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Too many bites: Managing the sandwich era of life

Running a household, working full time and maintaining some type of healthy balance can be hard enough without the added strain of managing the sandwich era of life.

The average life expectancy in the United States is nearing 80 years old, and according to the most recent U.S. Census research, life expectancy is projected to increase to nearly 86 years over approximately the next 40 years.

At the same time, according to Pew Research Center, due to the rising cost of living as well as the lasting effects of COVID-19, young American adults are living with or financially dependent on their parents at rates that have not been recorded since the Great Depression.

What does this mean for adults who are roughly in their late-30s to their mid-50s?

As people are living longer and many young adults are struggling to gain financial independence, those stuck in the middle – commonly called Generation X plus an older Millennial sub-generation called Xennials – are now part of what is dubbed the “sandwich generation.” In other words, these individuals are “sandwiched” between their own aging parents and their adult or soon-to-be adult children, often caring for both simultaneously. Pew estimates that right now more than half of Americans in that bracket are "sandwiched" to varying degrees.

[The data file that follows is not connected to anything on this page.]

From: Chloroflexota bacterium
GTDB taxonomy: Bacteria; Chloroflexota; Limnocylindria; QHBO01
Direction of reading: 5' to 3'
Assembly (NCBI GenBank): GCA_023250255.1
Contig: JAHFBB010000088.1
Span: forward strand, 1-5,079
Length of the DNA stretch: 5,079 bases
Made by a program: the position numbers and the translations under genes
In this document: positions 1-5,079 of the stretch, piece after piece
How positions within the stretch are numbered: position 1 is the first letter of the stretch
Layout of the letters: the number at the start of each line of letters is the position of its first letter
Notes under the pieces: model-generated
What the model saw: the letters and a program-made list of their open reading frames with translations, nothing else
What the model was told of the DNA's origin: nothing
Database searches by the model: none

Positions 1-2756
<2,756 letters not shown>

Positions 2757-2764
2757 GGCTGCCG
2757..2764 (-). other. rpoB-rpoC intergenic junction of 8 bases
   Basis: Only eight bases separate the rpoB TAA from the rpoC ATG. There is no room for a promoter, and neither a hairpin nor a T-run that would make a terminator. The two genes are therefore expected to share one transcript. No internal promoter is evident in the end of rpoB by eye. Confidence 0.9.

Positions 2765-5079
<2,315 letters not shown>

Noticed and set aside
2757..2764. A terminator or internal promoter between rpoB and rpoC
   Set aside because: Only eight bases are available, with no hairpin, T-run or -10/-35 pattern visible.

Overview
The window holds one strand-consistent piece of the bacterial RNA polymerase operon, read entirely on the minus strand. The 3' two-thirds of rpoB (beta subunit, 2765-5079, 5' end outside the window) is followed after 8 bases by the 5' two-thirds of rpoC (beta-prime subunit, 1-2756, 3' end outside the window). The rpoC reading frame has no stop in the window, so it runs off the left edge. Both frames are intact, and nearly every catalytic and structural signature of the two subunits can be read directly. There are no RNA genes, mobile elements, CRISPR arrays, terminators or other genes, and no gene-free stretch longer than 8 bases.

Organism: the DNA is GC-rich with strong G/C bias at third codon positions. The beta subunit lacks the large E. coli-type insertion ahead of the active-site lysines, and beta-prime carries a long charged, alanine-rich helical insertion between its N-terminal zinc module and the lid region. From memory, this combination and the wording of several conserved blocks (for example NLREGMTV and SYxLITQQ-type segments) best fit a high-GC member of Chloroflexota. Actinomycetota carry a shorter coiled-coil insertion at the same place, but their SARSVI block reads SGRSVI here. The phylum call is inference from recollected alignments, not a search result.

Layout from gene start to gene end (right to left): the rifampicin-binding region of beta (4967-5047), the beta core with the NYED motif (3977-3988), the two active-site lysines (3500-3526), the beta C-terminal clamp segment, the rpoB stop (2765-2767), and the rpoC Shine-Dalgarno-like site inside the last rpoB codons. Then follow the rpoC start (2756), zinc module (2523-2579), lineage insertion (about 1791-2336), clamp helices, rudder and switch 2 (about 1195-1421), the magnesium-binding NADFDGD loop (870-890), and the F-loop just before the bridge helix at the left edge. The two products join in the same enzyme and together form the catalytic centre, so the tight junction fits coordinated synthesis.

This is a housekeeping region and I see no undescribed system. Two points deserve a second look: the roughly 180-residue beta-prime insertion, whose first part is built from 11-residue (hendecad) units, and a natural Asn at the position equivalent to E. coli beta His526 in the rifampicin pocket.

Running a household, working full time and maintaining some type of healthy balance can be hard enough without the added strain of managing the sandwich era of life.

Parenting both sides

While setting clear boundaries, charging for household expenses and communicating a realistic timeframe for young adults in the home to establish financial independence are critical, things get a little bit trickier when it comes to caring for aging parents, especially as it becomes more difficult for them to care for themselves on their own.

The burdens of health care and other costs, helping with daily activities, overseeing supervision, legal considerations and other concerns can take a physical and emotional toll when dealing with an aging adult. Among the many challenges facing those with caregiving responsibilities are:

  • Caregiver burnout and feelings of depression, guilt and isolation.
  • Finding the time to be a good spouse, parent and child simultaneously.
  • Trouble managing work, hobbies, relationships and time for themselves.

While the to-do list when caring for an aging adult may seem endless, it is important to remember to take things one at a time. First, make sure that advance care planning, including advance directives, has been completed so you can advocate and make health care decisions for your loved ones, if necessary. Next, discuss, well in advance, how to deal with caregiving tasks that may exceed what the family can physically and financially provide. How will you know when you can’t safely provide care? What will you do if/when that day comes? Also, it is important to meet with your financial advisor to go over all of the possible ramifications of this decision. Make sure your long-range financial plan can absorb the costs of care, or that you have taken advantage of ways to increase access to care.